WebRTC has driven a lot of our recent work.

We appreciate it’s simplicity and enormous potential to transform a variety of industries reliant on video. For those of you who aren’t quite familiar with webRTC, or maybe heard a reference to it on Silicon Valley but not really sure what it is, I’ll explain:

WebRTC is a free, open-source project that allows mobile applications and browsers to communicate via simple APIs. The two main JavaScript APIs are MediaSteam (known as JavaScript Function) and RTCPeerConnection. The MediaStream API collects video and audio data from the user’s devices then interprets and translates that data into useable JavaScript objects. The RTCPeerConnection facilitates the connection between one browser to another.

The process to implement WebRTC is relatively easy, though it can be fickle when introducing different networks, browsers, and devices. We’ve collected some fantastic resources that have helped us better understand and implement audio and video streaming into our projects.

If you’d like to jump in and get started with WebRTC, here’s a list of helpful guides that can help you along the way:

  1. Google Codelabs WebRTC and WebRTC Samples: Google Codelabs has probably the best hands-on tutorials for WebRTC, showing you the basic WebRTC browser to browser/p2p video call. It also provides a repo filled with examples of different use cases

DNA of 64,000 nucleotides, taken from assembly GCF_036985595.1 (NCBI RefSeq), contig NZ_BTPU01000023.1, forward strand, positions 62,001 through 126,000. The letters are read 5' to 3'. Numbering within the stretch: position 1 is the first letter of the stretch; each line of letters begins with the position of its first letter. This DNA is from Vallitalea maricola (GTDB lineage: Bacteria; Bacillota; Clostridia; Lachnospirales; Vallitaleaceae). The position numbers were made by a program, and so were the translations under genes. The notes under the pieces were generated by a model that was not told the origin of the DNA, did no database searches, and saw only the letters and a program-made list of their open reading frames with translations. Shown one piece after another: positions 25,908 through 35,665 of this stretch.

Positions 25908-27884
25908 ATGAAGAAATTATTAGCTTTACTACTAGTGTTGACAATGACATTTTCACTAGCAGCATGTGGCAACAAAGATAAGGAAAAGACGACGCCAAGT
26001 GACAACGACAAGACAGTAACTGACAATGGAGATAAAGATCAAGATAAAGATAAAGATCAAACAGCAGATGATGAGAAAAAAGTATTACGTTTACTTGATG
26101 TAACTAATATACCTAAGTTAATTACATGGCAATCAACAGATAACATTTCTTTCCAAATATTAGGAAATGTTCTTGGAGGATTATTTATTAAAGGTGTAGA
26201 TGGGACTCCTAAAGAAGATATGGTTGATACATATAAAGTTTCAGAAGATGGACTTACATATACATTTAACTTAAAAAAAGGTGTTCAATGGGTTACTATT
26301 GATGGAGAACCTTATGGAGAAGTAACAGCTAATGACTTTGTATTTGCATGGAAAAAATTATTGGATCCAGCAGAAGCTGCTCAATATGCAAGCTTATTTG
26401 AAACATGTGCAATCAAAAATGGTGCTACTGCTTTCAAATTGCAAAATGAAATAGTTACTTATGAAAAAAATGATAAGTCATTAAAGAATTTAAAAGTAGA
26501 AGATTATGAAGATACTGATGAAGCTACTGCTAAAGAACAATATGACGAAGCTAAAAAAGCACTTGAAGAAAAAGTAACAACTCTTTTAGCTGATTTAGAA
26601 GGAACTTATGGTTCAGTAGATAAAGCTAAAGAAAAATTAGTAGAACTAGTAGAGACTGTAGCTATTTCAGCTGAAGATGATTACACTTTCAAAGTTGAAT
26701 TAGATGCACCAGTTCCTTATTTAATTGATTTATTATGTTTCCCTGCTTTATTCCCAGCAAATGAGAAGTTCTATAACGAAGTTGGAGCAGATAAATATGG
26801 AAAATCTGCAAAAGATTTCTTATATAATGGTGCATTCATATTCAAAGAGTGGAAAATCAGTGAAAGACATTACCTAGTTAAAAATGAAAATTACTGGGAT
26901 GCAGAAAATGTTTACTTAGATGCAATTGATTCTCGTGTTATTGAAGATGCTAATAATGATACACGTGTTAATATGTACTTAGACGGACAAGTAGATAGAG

2. Blog Geek:  Blog Geek has a collection of great resources and posts on a wide range of areas in WebRTC. From the browser, to the server, to the data channel, to business concerns. They also publish a weekly newsletter filled with useful content.
  3. Chrome WebRTC Internals: If you’re having trouble with constraints or connections, you can load up webRTC-internals and debug your communications here.
  4. Appear.in: If you need help running WebRTC on iOS, Appear.in will provide a step-by-step guide.
  5. WebRTC Hacks: If you’re more technically savvy and looking for a more comprehensive guide, then WebRTCHacks may be a good option. It is similar to Blog Geek but a bit more technical.


Curious to hear if you’ve used other sites on WebRTC. If you have one in mind, let us know!